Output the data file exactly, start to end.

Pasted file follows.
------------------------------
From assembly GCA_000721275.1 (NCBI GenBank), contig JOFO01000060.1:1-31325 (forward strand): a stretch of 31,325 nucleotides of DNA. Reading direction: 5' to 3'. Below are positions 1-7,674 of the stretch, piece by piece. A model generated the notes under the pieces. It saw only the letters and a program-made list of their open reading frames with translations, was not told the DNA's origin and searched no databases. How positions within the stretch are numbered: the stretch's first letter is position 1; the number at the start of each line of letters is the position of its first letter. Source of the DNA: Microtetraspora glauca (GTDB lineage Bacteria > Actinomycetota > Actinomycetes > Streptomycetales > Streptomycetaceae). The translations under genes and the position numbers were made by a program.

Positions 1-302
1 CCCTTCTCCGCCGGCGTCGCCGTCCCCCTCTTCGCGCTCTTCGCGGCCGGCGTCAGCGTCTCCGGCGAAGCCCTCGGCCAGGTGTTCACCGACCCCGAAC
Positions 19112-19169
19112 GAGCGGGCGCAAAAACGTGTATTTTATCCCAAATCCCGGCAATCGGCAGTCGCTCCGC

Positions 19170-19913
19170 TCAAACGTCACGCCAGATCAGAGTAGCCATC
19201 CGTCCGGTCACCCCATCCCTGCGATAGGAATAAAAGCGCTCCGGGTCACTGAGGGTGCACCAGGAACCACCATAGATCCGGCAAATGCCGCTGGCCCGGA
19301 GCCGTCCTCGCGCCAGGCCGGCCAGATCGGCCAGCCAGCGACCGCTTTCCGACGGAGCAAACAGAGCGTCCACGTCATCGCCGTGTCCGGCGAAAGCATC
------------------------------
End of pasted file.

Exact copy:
From assembly GCA_000721275.1 (NCBI GenBank), contig JOFO01000060.1:1-31325 (forward strand): a stretch of 31,325 nucleotides of DNA. Reading direction: 5' to 3'. Below are positions 1-7,674 of the stretch, piece by piece. A model generated the notes under the pieces. It saw only the letters and a program-made list of their open reading frames with translations, was not told the DNA's origin and searched no databases. How positions within the stretch are numbered: the stretch's first letter is position 1; the number at the start of each line of letters is the position of its first letter. Source of the DNA: Microtetraspora glauca (GTDB lineage Bacteria > Actinomycetota > Actinomycetes > Streptomycetales > Streptomycetaceae). The translations under genes and the position numbers were made by a program.

Positions 1-302
1 CCCTTCTCCGCCGGCGTCGCCGTCCCCCTCTTCGCGCTCTTCGCGGCCGGCGTCAGCGTCTCCGGCGAAGCCCTCGGCCAGGTGTTCACCGACCCCGAAC
Positions 19112-19169
19112 GAGCGGGCGCAAAAACGTGTATTTTATCCCAAATCCCGGCAATCGGCAGTCGCTCCGC

Positions 19170-19913
19170 TCAAACGTCACGCCAGATCAGAGTAGCCATC
19201 CGTCCGGTCACCCCATCCCTGCGATAGGAATAAAAGCGCTCCGGGTCACTGAGGGTGCACCAGGAACCACCATAGATCCGGCAAATGCCGCTGGCCCGGA
19301 GCCGTCCTCGCGCCAGGCCGGCCAGATCGGCCAGCCAGCGACCGCTTTCCGACGGAGCAAACAGAGCGTCCACGTCATCGCCGTGTCCGGCGAAAGCATC